Media Watch 546

Attached is the current issue of Media Watch (#546)

Of particular interest in this week's issue:

Error trawling and fringe decision competence: Ethical hazards in monitoring and address patient decision capacity in clinical practice

CLINICAL ETHICS | Online – 10 January 2018 – This article addresses how health professionals should monitor and safeguard their patients’ ability to participate in making clinical decisions and making subsequent decisions regarding the implementation of their treatment plan. Patient participation in clinical decision-making is essential, e.g., in self-care, where patients are responsible for most ongoing care. The authors argue that one common, fact-oriented patient education strategy may in practice easily tend to take a destructive form that they call error trawling. They argue on independent grounds that this strategy not only risks to overlook significant weaknesses in patient decision competence, but also to undermine patient capacity for decision-making and implementing care. In effect, this strategy for clinically monitoring and addressing the problem of fragile decision-making capacity brings hazards in need of address. The authors close by suggesting complementary and alternative strategies, and comment on how these may call for broadened competency among clinical health professionals. 


Voluntarily stopping eating and drinking: A normative comparison with refusing lifesaving treatment and advance directives

JOURNAL OF LAW, MEDICINE & ETHICS | Online – 10 January 2018 – Refusal of lifesaving treatment, and such refusal by advance directive, are widely recognized as ethically and legally permissible. Voluntarily stopping eating and drinking (VSED) is not. Ethically and legally, how does VSED compare with these two more established ways for patients to control the end of life? Is it more questionable because with VSED the patient intends to cause her death, or because those who assist it with palliative care could be assisting a suicide? In fact the ethical and legal basis for VSED is virtually as strong as for refusing lifesaving treatment and less problematic than the basis for refusing treatment by advance directive. VSED should take its proper place among the accepted, permissible ways by which people can control the time and manner of death.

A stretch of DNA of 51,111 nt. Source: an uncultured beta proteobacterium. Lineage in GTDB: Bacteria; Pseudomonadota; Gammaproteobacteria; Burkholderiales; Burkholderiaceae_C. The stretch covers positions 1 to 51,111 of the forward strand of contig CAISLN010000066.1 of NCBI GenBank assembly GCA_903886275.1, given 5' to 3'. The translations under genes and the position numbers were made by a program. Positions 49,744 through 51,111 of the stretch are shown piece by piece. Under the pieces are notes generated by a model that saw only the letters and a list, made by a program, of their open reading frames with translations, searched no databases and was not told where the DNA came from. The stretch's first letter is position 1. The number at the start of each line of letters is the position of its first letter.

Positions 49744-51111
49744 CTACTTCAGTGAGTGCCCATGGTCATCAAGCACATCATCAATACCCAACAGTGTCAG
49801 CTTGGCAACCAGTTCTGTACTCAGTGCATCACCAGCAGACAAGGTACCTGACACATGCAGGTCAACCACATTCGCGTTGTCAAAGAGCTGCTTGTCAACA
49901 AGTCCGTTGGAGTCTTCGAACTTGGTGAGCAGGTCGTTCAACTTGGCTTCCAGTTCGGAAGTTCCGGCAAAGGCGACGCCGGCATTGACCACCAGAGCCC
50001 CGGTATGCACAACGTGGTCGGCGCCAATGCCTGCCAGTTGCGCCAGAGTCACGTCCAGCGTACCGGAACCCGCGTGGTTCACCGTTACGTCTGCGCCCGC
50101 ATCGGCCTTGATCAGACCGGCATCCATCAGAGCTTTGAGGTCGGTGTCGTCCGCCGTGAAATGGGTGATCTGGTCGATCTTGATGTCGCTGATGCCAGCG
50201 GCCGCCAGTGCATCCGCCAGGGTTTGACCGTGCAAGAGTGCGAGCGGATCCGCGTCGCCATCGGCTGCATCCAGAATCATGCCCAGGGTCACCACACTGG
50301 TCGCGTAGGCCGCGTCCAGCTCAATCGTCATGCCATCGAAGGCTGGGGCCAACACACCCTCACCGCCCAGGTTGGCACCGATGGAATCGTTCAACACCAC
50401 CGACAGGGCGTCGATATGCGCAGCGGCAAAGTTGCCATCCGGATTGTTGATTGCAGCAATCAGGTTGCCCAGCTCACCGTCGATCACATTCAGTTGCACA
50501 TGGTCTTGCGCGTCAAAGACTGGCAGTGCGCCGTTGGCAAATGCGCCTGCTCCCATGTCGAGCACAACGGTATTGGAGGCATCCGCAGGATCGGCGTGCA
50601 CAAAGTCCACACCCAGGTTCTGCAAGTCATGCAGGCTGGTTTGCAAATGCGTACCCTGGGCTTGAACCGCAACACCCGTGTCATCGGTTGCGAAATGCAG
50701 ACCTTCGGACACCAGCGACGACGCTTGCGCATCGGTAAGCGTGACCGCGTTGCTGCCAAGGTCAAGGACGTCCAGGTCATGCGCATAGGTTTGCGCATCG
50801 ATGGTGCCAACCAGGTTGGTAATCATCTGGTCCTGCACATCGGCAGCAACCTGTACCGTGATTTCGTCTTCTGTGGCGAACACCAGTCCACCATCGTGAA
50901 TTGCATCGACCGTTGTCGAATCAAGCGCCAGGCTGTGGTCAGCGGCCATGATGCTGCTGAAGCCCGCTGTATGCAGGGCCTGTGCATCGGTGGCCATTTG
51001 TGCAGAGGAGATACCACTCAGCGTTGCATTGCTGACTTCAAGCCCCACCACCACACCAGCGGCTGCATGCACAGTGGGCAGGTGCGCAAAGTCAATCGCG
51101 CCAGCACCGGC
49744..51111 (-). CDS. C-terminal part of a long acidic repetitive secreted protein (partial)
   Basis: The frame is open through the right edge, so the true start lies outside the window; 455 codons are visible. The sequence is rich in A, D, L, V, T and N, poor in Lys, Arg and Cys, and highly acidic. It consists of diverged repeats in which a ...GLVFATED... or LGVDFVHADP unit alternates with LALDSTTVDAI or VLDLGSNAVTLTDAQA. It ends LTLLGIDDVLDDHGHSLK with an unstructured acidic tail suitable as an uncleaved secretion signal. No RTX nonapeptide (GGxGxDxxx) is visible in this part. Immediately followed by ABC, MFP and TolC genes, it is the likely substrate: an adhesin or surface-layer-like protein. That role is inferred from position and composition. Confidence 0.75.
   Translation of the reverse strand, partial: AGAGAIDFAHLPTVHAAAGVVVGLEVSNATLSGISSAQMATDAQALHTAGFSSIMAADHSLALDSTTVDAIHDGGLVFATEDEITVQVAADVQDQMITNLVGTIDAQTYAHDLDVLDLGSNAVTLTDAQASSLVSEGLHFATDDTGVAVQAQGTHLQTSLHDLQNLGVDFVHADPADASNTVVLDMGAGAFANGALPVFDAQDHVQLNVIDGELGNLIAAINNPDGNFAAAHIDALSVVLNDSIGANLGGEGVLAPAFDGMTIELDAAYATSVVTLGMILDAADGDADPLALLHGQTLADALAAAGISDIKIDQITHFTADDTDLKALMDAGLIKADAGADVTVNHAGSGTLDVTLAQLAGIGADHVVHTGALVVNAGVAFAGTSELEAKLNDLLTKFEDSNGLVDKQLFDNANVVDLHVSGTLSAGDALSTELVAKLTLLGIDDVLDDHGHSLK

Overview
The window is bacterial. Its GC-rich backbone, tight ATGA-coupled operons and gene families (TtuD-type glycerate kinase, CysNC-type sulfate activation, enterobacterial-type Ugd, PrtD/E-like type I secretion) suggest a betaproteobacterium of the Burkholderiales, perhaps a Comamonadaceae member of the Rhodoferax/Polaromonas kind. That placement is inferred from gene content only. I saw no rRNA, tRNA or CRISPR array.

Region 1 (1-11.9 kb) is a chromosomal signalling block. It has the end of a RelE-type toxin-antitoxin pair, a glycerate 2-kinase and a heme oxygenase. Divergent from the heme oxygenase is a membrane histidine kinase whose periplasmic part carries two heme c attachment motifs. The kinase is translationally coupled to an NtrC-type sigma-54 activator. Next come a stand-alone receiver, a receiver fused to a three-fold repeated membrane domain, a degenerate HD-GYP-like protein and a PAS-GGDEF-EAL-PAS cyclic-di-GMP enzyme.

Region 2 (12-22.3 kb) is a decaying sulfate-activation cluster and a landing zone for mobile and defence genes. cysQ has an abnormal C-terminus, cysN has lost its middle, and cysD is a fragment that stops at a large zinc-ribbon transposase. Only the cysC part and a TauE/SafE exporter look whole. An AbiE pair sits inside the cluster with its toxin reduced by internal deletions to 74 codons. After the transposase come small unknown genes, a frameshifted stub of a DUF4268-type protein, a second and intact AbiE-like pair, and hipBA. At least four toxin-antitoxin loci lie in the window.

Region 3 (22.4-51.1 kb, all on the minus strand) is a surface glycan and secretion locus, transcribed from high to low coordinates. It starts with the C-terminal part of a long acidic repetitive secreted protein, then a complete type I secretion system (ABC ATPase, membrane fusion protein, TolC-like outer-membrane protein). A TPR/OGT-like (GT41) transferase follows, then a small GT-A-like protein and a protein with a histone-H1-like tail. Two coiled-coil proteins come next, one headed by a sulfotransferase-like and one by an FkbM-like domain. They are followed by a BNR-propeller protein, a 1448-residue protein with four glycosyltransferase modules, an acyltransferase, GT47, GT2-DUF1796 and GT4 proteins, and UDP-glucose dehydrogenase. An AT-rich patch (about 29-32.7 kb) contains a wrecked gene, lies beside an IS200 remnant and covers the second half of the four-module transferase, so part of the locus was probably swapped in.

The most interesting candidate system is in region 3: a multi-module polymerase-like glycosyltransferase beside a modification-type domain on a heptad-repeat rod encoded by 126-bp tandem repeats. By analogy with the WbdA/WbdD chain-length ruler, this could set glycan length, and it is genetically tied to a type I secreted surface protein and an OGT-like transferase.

Patients’ and oncologists’ views on family involvement in goals-of-care conversations

Psycho-Oncology | Online – 5 January 2018 – Research on patient and physician perspectives about family involvement and influence on goals-of-care conversations is limited. The authors conducted semi-structured interviews at academic, community and municipal hospitals with patients with advanced cancer and their oncologists. They identified four themes: 1) Presence and duration of family involvement; 2) Family expectations; 3) Protecting patients’/family members’ feelings; and, 4) Patient-family disagreement. For patients, the authors identified two additional themes: 1) Family and oncologist relationship; and, 2) Effects of cancer on family. Both patients and oncologists emphasized the importance of family support for the patient’s understanding of their illness and on patients’ emotions. The authors also identified ways in which family involvement may benefit or prove challenging to goals-of-care conversations.